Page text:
I’m the Odds Coach. This is part 1 of Bankroll Management for Sports Bettors Money management is sports betting is a strategy whereby you use set bet amounts over time to reduce the risk of losing your entire bankroll. This can keep you in the game long enough that the volatility or losing streaks inherent in sports betting can’t wipe you out entirely and your success will then be governed by your winning percentage and not by the volatility These concepts actually come from the world of investing in stocks and bonds, but they’re very different mathematically speaking. People will try to draw parallels but really the volatility difference in sports betting makes them quite different. What I want to do here is gonna take you to the desktop and show you a spreadsheet where I simulate 256 bets or an entire NFL season worth of bets and show you the volatility that you’re going to face. That is the real reason why you’re going to limit your bet amount: to make sure that you have enough to weather any losing streak.
What I have here is a simulation of betting 256 bets at $110 at -110 odds. Essentially spread betting the entire NFL season, every single game. What I have is the red line representing the ideal expected winnings. This is what would happen if you win 51% of your bet and lost 49%t of your bets.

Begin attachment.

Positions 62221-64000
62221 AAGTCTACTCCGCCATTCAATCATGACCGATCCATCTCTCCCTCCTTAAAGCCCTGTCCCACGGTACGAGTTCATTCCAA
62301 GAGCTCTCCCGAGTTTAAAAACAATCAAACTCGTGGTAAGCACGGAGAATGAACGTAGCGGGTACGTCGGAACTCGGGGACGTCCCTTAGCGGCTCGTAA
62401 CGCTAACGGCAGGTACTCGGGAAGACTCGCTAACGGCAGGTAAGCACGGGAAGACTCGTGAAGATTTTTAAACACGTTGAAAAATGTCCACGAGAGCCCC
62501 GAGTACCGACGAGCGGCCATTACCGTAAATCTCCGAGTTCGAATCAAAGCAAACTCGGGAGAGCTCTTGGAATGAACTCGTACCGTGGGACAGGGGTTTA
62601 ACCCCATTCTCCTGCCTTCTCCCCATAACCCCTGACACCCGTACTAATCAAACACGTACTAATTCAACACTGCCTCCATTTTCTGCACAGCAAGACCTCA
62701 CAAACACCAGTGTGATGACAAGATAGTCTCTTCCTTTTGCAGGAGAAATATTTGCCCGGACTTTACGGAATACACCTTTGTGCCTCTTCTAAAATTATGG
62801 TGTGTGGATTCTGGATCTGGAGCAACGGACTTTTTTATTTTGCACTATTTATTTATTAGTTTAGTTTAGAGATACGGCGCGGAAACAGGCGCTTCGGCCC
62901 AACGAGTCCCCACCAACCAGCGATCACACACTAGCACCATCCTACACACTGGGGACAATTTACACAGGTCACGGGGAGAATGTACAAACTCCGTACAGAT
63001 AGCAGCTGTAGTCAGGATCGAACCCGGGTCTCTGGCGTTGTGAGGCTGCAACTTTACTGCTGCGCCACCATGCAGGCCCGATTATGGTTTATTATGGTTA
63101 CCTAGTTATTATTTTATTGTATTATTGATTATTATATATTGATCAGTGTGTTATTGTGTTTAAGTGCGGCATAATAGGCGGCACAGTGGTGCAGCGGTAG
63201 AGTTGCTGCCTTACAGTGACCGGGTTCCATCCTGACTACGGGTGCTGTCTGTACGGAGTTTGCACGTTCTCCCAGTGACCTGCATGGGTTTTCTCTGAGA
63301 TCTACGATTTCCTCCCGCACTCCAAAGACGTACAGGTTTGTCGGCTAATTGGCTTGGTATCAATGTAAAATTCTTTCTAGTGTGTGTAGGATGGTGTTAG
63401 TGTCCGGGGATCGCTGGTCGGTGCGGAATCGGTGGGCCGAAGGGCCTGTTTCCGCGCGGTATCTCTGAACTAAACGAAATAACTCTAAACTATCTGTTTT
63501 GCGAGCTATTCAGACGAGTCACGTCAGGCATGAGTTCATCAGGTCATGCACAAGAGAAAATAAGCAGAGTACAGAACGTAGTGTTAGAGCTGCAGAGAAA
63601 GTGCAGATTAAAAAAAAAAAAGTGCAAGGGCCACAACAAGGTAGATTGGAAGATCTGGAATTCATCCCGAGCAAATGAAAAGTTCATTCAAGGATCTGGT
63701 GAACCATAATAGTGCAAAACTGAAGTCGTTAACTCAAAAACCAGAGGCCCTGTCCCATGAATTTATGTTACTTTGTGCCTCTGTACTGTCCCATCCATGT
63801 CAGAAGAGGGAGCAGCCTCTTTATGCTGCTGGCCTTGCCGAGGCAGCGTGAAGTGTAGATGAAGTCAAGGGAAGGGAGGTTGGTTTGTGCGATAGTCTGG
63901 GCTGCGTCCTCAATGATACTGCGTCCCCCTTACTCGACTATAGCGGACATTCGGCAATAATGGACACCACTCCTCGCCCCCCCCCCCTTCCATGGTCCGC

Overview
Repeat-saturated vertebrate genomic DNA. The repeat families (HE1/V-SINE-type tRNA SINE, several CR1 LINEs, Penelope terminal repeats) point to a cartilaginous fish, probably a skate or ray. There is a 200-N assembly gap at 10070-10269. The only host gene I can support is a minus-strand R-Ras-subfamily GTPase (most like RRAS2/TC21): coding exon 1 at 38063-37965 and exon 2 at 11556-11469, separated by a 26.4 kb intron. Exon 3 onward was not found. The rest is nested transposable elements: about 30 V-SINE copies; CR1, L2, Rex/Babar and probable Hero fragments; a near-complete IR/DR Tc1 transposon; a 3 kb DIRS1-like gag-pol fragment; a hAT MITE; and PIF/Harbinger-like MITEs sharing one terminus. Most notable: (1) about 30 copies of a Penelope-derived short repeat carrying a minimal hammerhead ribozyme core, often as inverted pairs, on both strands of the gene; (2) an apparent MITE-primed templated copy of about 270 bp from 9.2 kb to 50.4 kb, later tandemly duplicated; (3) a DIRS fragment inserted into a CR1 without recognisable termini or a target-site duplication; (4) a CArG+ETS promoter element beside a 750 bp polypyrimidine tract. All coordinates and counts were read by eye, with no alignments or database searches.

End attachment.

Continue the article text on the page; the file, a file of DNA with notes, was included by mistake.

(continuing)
Here in the winnings column, represented by the blue line, i have a simulation based on a random number generator but with the winning percentage applied to it. What you can see from that is the volatility over this short sample size of of wins and losses. You can see wild swings here in the amount that both is more won, and lost than expected. For instance if we look at an example like this one: the 55% over 256 bets, you could still end up that season$1,000 down. What you need as a sports bettor is to be sure that you’re going to have enough bankroll at the end of that to continue to place wagers.That’s where money management is going to come in and help you.Here i have another spreadsheet which is actually 10,000 bets placed over time; same conditions.